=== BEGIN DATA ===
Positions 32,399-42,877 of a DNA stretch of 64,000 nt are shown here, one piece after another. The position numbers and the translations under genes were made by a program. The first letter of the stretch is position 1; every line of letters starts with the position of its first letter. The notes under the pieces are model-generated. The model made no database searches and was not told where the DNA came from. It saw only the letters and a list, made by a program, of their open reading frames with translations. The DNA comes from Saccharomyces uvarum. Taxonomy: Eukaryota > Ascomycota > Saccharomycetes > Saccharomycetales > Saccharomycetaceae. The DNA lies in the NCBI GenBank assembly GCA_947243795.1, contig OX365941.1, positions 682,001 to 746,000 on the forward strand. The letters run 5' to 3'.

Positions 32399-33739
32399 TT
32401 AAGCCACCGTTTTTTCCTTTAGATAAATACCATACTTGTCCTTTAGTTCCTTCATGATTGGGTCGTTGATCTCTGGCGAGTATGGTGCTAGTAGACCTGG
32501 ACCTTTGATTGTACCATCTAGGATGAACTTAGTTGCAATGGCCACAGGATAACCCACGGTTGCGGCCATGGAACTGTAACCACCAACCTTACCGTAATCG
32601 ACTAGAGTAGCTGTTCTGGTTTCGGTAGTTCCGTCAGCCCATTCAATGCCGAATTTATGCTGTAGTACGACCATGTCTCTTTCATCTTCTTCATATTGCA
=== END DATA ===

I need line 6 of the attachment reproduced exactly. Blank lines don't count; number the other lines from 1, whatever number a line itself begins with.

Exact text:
32601 ACTAGAGTAGCTGTTCTGGTTTCGGTAGTTCCGTCAGCCCATTCAATGCCGAATTTATGCTGTAGTACGACCATGTCTCTTTCATCTTCTTCATATTGCA